1984

Opinion: George Orwell and the beginnings of industrial propaganda

Everyone needs to read “1984.”

  • Friday, January 7, 2022 12:57pm
  • Opinion

Jan. 6, 2022 was the first anniversary of the insurrectionist attempt to take over the Capitol buildings and governing processes of the United States of America in Washington,, D.C. I think it is time for a review of some relevant literature.

A recent post on Facebook suggests that everyone needs to read George Orwell’s 1949 novel “1984.” The author of that FB post tends to lean hard right politically. I, on the other hand, tend to lean hard left. However, I absolutely agree that everyone needs to read “1984.” “1984” is a fictional work about, in part, a future political leader of a nation who maintains his power and authority over government by controlling media sources and by dominating media access and content. The foundation of his power is in three fundamental rules of media: 1.) WAR IS PEACE; 2.) FREEDOM IS SLAVERY; 3.) IGNORANCE IS STRENGTH. These rules are enforced by 4 top level “Ministries” through their uniformed and armed enforcers known as the “Thought Police.” The four “Ministries” for enforcement are: PEACE, PLENTY, TRUTH and LOVE.

The most important person in the “1984” “nation” known as OCEANA, is the leader, BIG BROTHER. He is the only face of OCEANA’s government in a media environment dominated by him and devoted to speaking and static images of him in all of OCEANA’s media outlets.

The author’s given reason for his recent FB post is that these things might have already happened. My response would be that “these things” already happened in Germany in the 1920s. In that time a young itinerant Austrian painter and wounded veteran of World War I, Adolph Hitler, published a book in German with the title: “Mein Kampf.” The title translates to “My Struggle” in English. Though so poorly written as to be almost unreadable, most scholars of the history of the period – no matter their politics – call the book the bible of a then new political party in Germany and Austria formed around grievances against the government that lost WW1. The organizers called themselves the National Socialist Party. This party became more well known to the world in the 1930s and ‘40s as the Nazi Party.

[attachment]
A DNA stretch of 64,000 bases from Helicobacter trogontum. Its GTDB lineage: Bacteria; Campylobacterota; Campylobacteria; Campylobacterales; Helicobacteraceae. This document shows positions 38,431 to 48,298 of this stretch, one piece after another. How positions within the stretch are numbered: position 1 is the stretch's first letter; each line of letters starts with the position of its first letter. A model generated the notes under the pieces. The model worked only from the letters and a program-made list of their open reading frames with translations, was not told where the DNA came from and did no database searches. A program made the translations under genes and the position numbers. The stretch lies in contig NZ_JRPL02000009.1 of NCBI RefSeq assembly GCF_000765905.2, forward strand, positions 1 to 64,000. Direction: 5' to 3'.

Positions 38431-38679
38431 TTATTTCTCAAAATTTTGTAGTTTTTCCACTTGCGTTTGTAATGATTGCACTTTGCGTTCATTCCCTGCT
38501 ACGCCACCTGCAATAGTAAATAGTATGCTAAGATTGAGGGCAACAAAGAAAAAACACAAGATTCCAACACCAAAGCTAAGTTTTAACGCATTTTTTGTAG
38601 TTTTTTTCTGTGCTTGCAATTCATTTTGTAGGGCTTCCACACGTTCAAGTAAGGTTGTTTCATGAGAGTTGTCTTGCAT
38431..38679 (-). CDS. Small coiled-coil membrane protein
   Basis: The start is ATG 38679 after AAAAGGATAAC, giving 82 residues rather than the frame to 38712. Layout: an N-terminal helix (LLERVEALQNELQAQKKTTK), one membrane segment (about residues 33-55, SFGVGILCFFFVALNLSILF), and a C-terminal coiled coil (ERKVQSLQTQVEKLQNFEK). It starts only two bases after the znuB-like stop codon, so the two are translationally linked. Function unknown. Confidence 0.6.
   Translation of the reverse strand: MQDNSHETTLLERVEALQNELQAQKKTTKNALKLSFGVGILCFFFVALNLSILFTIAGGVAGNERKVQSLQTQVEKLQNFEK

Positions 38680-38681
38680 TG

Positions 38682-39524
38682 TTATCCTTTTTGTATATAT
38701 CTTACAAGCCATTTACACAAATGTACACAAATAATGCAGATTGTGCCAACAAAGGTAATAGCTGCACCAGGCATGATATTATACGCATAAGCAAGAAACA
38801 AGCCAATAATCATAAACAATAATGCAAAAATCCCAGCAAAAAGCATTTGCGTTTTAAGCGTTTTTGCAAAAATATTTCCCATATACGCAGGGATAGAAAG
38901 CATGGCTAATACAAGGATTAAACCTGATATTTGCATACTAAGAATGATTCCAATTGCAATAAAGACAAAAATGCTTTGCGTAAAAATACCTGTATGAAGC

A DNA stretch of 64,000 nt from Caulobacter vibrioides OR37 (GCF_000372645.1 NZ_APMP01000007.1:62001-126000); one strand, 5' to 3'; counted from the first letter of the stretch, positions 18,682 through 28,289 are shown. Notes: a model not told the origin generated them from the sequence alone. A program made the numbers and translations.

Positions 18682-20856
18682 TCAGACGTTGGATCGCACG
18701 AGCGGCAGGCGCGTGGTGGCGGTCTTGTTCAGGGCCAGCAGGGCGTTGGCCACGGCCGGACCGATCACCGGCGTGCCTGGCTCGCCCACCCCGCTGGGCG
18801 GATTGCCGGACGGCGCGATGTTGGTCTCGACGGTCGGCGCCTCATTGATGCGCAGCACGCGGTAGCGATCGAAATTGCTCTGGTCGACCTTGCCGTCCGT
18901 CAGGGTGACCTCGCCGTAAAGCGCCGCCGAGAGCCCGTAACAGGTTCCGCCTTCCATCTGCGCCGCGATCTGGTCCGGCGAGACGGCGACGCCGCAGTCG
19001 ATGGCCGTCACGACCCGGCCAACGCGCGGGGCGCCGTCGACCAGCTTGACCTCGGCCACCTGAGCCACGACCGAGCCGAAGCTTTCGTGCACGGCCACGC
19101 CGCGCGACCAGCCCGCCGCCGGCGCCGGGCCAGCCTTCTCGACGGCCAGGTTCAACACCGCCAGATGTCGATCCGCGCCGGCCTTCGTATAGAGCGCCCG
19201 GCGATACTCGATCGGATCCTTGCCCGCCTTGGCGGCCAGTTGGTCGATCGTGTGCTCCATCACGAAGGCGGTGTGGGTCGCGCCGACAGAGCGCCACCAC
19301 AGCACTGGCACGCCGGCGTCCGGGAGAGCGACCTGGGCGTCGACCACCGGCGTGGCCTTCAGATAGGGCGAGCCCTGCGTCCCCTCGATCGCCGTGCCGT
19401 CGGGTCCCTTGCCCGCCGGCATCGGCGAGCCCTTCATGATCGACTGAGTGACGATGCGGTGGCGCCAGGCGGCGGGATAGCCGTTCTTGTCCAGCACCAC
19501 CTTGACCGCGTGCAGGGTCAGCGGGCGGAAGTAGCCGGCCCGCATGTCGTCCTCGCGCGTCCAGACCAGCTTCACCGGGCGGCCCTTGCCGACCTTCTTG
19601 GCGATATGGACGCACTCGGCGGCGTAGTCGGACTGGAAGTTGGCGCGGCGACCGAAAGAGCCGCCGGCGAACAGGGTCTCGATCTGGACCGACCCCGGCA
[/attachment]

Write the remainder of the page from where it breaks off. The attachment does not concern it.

The author of “Mein Kampf” went on to become Fuhrer (“Leader” in English) of the German government. Though Hitler never won a national election, he did win the approval for his new Fuhrer role by the aging German President Hindenburg through a legal technicality in 1932. Fifteen years later, in the spring of 1945, the German nation lay in ruins.

The German “Fuhrer,”his propaganda minister and several others committed suicide in order to escape the invading Russian armies from the east closing in on their underground bunkers located deep beneath a residential neighborhood in Berlin. In the west Allied armies led by 5 star U.S. Army General Dwight David Eisenhower, as commander of the Allies and all United States military forces, were also approaching and were then within a few miles of the German Capital.

“1984” was assigned reading in my college in the late 1960s. I have always valued the novel for Orwell’s clear and logical demonstration of how the elements in the technology and artistry of modern print and electronic media can be linked, organized and – assuming abundant industrial financing – made into a national system of propaganda; … a propaganda that can be made to quickly corrode democracy for the sole purpose of enabling ultimate and eventual control of a nation’s politics and government by the image of a single strong man.

Jerry Smetzer is a longtime resident of Juneau. Columns, My Turns and Letters to the Editor represent the view of the author, not the view of the Juneau Empire. Have something to say? Here’s how to submit a My Turn or letter.

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